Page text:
In June, 10th- and 12th-grade students at W.B. Saul High School of Agricultural Sciences (Philadelphia) installed a rainwater management garden on campus grounds, culminating a year-long planning and design process.
About 70 W.B. Saul students were mentored under a unique pilot program that leverages experts from the CH2M Foundation (Englewood, Colo.) and The Nature Conservancy (Arlington, Va.) to provide project-based lessons in the disciplines of science, technology, engineering, and mathematics (STEM).
Last August, the partnership received the first-ever US2020 STEM Mentoring Award in the category of Excellence in Public-Private Partnerships during the annual White House STEM Mentoring Symposium.
The rain garden’s construction, which was made possible by a $200,000 grant from the CH2M Foundation, will play a key role in an ongoing curriculum covering water conservation and stormwater management. A 2839-L (750-gal) cistern connected by pipes to the campus’ small animal lab stores rainwater from the adjacent garden, according to an article that appeared in The Review. The rain garden joins other hands-on teaching aids on the 53-ha (130-ac) campus such as greenhouses, farms, crop fields, and pastures.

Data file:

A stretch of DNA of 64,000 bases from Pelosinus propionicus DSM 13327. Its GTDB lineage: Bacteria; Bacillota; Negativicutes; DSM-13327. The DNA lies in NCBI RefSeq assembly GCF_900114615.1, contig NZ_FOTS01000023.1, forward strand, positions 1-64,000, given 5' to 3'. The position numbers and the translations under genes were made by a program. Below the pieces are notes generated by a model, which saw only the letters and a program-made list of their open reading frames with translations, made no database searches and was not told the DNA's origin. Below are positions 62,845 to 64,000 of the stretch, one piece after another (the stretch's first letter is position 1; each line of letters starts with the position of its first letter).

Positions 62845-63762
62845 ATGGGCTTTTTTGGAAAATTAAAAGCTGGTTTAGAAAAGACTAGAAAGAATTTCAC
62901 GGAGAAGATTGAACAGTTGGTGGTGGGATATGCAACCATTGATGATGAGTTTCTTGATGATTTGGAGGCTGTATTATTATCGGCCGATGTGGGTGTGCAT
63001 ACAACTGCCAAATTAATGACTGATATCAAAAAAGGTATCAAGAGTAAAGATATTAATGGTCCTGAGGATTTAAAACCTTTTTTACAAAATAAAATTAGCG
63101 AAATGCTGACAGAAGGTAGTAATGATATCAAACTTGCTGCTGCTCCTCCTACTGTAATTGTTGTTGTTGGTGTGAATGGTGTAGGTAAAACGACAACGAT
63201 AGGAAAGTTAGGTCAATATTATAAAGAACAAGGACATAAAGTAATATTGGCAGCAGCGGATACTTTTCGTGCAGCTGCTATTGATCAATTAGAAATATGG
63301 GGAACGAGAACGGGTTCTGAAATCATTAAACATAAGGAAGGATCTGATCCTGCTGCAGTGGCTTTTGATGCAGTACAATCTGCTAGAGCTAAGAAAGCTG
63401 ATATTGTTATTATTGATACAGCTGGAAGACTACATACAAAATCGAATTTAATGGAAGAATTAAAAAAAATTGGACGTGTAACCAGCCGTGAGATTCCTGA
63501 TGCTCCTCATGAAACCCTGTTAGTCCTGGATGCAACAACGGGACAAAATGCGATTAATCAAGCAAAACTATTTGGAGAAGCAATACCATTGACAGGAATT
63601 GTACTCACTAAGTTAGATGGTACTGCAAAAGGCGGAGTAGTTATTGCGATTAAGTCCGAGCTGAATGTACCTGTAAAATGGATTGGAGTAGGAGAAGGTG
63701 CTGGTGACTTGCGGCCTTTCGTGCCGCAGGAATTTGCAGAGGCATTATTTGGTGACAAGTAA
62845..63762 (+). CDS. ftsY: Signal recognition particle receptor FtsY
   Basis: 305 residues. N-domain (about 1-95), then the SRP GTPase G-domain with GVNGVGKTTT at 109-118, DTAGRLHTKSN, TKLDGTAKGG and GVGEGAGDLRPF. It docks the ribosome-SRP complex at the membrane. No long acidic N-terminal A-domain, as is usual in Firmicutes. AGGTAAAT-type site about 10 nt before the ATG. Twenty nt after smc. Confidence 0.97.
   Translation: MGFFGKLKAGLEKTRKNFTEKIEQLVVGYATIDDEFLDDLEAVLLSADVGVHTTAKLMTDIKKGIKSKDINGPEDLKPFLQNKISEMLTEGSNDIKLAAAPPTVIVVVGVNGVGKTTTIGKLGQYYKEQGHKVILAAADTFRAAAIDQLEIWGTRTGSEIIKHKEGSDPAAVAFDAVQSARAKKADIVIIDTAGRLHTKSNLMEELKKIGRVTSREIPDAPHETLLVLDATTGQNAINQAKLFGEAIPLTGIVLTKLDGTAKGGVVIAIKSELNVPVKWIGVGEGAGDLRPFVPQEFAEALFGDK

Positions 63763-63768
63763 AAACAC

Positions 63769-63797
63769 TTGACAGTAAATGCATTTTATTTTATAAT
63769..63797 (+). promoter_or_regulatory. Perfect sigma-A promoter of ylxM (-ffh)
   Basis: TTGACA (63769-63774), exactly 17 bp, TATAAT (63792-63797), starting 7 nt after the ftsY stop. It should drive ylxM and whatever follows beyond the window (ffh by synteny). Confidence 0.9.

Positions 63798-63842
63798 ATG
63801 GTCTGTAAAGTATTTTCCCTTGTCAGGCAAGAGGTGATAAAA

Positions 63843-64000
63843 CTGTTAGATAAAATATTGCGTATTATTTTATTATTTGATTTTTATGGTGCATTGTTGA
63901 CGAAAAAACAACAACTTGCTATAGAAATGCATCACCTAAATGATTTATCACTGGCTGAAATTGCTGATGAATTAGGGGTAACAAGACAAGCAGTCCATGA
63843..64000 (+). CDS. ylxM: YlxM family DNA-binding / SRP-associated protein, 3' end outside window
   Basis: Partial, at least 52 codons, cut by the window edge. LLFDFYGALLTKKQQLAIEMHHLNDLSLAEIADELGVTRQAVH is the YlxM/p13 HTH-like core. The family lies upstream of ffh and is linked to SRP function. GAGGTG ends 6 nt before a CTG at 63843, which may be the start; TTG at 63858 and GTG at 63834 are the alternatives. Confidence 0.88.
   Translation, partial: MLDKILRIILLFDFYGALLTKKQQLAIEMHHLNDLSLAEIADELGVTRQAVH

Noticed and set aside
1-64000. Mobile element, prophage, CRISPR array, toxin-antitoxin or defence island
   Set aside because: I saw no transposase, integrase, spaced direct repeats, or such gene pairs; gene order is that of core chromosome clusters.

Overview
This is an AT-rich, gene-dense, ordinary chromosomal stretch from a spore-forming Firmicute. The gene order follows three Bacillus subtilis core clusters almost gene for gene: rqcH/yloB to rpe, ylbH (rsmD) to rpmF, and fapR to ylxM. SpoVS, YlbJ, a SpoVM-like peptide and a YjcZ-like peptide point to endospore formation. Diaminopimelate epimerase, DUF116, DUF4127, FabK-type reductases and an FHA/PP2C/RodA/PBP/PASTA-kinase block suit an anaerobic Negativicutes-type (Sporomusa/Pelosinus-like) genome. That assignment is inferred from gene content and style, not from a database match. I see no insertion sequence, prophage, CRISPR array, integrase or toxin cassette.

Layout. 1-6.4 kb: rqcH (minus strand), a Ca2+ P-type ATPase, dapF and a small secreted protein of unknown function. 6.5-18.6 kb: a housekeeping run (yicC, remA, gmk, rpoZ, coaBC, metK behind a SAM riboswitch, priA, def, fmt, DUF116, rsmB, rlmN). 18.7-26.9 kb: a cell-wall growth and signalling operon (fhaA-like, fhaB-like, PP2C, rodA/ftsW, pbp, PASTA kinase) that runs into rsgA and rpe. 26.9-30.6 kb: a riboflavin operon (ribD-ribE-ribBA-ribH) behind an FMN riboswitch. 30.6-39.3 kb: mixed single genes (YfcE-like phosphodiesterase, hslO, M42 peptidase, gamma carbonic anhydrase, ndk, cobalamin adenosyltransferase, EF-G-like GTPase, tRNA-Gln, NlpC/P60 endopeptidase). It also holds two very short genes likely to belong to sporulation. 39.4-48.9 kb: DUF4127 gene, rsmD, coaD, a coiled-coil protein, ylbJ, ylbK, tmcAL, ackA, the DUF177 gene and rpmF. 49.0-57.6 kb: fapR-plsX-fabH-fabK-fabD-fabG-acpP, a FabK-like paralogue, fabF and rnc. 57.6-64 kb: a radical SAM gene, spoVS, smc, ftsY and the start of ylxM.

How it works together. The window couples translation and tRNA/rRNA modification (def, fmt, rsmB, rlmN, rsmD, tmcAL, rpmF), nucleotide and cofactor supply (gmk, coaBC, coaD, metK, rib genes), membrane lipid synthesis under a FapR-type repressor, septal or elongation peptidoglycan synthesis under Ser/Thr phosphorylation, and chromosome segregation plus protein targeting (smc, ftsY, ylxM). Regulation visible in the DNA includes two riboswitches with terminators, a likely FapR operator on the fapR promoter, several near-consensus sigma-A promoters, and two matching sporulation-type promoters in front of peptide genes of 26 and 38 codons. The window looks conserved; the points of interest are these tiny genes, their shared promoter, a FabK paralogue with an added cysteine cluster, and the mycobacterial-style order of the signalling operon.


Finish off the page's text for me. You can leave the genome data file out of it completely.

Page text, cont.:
“Philadelphia is known as a leader in managing water with natural solutions, and this project will contribute to citywide goals for more natural infrastructure, while providing students experience with emerging green jobs,” said Julie Ulrich, urban conservation director for the Nature Conservancy, in a release. “Through this partnership, we are working toward creating a world where people and nature thrive together today and into the future.”
In addition to advising students and faculty on the garden’s design, professional engineers and ecologists served as career counselors. CH2M and Nature Conservancy experts met with W.B. Saul students monthly to help them better understand available employment opportunities in the career fields in which they were interested.
“The W.B. Saul School is thrilled to be a part of this initiative and extend learning opportunities to students through the living laboratory of our campus,” said Tamera Conaway, principal of W.B. Saul High School.
During last year’s White House Symposium, the green infrastructure mentoring partnership received praise for its potential for replication at other schools. With the rain garden at W.B. Saul complete, the partnership now will seek to spread the message of green construction, green infrastructure, and green careers to a new set of students.